el conquistador wrote:
kristina423x wrote:I am a graduating senior in college, but have years of customer experience, and travel experience, which is what they ask for for this job. Does anyone have any ideas on how much I should ask for in regards to the cost of living in Lima? Any help would be appreciated! Thanks so much.
Even with high degree, starting wages are low in Peru. You also have to take into account the competition. There are 100's of jobopenings in Lima on a daily basis, but 1000's are applying for each job.
Be carefull with companies that promise high wages. Often you see at lightposts advertisements or in local newspapers advertisements in the like of 'Empresa Americana busca 100 empleados. Venta, customer service y administration. Sueldo $1000.' Those are scams. Often they are callcenters that pay comission on sales or often you have to try to sell things from door to door like flashlights, perfums or sunglasses. If you sell thousands of them then you will maybe make a few hundred $$$ but most of those people make only a few soles.
750 soles a month will be good starting wage. After a few years, you can ask for an increase.
Rooms can be rented for 200-300 soles a month, for food budget 10 soles a day. Food and groceries are cheap at markets. Try to live as close to work as possible thus lowering public transport costs.
When my gf and I lived in Lima, we lived of 1500 soles a month (for the both of us) and we lived comfortably. Even after 600 soles a month went to rent.
True this is one perspective to see the Peruvian job market. And while its saturated with applicants,
most of them are not properly qualified for certain positions. One needs to look at the skills that make
you unique as an employee. While there is some Peruvians that are fluent English, there is not enough
people to fill the required seats to the capacity required by the companies, this is why the starting sala
ry for English speakers is $500.
I arrived in Lima back in 2007 after 7 years in the US, without a degree and no connections of any kind,
and I thought at that moment that the work market worked as specified in elconquistador posts, but is
not true. Things depend on how hard are you willing to look for the job. It took me two months to get
my first job, I applied to 100s of companies receiving offers similar to the ones that elconquistador
mentions on his posts. At the end of the two months I found by accident a foreign newspaper job ad
for a Pharma company and sent my application. After 8 exhaustive exams I was hired at half time
working online with an hourly salary of $15 dollars an hour (only 20 hours a week); that job was a
temporary position that lasted a year. And even while I was employed then, I continued looking
for a regular job in Lima, then I found this forum and applied to a tech support position at a
company in Miraflores with a starting salary of $500 (dollars), and while the company was not
an adequate place to work because they did not respect their own rules and procedures, it was
a growing experience for me.
When I was working at the tech support company I witnessed how some of the employees were
called and offered a higher salary and moved on to better places. (Tech support people moved
to other jobs in Lima that paid $700 to $800 a month, sales people moved to jobs that gave them
a steady $1100 to $1200), actually I witnessed a altercation when one of the sales people was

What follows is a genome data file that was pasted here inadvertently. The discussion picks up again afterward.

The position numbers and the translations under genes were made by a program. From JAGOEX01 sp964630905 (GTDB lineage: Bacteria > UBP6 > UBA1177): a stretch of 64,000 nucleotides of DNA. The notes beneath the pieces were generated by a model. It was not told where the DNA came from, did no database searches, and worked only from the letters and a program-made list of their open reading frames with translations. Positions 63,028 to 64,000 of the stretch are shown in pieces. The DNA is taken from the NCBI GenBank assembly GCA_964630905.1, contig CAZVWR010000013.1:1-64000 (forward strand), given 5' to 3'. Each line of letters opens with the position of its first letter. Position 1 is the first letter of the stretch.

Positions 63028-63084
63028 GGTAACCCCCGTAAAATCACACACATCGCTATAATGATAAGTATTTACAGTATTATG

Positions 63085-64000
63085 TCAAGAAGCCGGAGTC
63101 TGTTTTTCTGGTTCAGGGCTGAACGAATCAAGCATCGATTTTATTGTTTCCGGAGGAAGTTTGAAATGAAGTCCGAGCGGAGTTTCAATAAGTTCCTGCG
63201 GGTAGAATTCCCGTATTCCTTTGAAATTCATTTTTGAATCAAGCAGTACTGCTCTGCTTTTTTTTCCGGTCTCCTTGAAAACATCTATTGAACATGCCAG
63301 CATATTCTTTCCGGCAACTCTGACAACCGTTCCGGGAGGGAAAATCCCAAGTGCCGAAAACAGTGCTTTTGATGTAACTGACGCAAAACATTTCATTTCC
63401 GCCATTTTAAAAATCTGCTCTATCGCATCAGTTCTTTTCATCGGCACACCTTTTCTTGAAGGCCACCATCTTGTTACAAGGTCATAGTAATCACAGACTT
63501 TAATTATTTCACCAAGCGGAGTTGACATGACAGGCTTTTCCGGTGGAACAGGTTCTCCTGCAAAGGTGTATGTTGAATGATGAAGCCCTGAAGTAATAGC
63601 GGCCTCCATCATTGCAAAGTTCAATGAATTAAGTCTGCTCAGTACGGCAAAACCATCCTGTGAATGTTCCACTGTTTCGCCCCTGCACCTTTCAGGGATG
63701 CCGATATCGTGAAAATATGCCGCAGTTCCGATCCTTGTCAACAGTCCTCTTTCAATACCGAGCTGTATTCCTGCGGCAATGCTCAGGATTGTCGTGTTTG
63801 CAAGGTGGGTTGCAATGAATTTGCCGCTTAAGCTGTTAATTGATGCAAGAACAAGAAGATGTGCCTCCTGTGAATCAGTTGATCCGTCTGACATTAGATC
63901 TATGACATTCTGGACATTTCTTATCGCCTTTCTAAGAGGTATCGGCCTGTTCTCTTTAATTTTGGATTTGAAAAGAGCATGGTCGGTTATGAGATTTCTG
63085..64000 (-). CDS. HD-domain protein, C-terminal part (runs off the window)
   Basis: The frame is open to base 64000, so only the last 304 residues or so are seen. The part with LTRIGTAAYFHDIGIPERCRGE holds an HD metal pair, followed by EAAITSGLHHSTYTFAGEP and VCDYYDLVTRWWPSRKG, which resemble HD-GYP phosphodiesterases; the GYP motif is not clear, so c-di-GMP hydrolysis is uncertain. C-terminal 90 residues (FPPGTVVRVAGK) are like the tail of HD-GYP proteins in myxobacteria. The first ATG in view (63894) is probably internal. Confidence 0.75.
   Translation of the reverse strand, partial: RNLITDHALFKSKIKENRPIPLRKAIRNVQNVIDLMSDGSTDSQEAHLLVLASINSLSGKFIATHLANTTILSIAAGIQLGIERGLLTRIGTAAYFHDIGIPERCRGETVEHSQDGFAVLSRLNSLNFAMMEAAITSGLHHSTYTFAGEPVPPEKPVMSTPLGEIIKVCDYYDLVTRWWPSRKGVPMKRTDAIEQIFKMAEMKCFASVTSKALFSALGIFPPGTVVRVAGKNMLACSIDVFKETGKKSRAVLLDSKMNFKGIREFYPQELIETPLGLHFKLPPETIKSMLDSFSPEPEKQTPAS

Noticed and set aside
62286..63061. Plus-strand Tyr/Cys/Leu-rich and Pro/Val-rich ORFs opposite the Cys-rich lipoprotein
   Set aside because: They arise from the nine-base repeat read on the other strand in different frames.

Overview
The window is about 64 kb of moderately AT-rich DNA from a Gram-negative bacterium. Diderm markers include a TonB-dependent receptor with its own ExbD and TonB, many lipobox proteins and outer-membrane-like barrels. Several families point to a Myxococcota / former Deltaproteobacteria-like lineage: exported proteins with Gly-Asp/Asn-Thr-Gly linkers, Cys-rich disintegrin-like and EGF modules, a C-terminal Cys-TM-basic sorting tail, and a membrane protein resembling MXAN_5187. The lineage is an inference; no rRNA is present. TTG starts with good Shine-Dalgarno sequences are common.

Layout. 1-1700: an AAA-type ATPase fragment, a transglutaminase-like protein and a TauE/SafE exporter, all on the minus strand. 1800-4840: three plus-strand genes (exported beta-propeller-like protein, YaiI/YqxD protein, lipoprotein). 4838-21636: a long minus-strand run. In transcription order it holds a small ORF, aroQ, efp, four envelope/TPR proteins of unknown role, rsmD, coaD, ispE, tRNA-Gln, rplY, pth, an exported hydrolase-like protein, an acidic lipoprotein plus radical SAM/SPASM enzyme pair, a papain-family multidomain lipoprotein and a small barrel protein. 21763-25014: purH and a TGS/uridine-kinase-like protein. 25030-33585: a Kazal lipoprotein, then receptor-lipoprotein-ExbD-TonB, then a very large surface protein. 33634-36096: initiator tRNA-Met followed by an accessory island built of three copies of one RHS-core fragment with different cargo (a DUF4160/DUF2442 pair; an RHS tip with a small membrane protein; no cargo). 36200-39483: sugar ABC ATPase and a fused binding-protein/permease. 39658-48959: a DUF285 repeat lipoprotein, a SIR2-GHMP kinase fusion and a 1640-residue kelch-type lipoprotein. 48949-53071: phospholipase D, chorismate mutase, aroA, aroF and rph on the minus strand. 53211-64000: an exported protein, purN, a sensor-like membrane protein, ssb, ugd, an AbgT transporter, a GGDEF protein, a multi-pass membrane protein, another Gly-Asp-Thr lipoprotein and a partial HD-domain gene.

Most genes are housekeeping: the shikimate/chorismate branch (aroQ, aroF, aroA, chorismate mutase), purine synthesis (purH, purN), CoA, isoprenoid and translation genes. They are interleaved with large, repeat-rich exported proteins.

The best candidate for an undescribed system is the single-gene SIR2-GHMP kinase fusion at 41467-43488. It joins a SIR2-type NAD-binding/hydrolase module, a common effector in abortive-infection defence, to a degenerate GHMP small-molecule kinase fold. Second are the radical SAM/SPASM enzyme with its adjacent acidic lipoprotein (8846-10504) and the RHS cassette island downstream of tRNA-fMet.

offered the $1200 dollars a month and because he was so happy he shared the news with the
owner of the company, who was not as happy and started to insult him.
After 5 months of working at that company. I received an offer from another company with a
$ 700 starting salary (40 hours a week, paid holidays, two week vacations) but I was cautious
so I spoke with my manager at the company where I was requesting to work only 40 hours a
week there with the duties as determined in the job description at the moment of hire.
Unfortunately the new manager was a Peruvian woman and it did not respect the agreement
so I presented my resignation by the end of the month. A month later I was working at the
new company and I was the employee of the month after 3 months, I remained with them
for a couple of years and then I came back to the US. I continued trying to find if there is
any other job that paid more. I received an offer for a $1000 monthly, but because I was
a few months away from going back to the US, I did not go to the Interview.
Now at that time I did not have a degree so I could not apply to better positions.
I really hope that our posts serve as an accurate guide of what can be achieved in Lima.
Another comment, do not sell yourself short in the amount of skills that you have.
When I arrived to the tech support company after being hired by the owner, the american
manager gave a pep talk about how to work in an Peruvian company that works for American
Customers, he wrote the outline of my job description and told me, just stick to do this in
here. If you are asked to train somebody stick to the outline, do not teach anything outside
the outline (you will be saving money to the owner, but your work will not be recognized).
Even if the advice is about little things like customer service, just stick to the outline.
This manager was right. While there is many manuals in English and Spanish in Lima
there is very few people that fully understands proper business procedures and this
knowledge is valuable. The tech support company had a failing crm. But no peruvian
was willing to repair it unless he was paid the marked rate of $2000 per month so
the company lost like 50 million dollars on that. Even after I left they hired several
programmers paying 750 soles a month, some of them were not even able to build
such a tool and the ones that could were making already $2000 or more per month.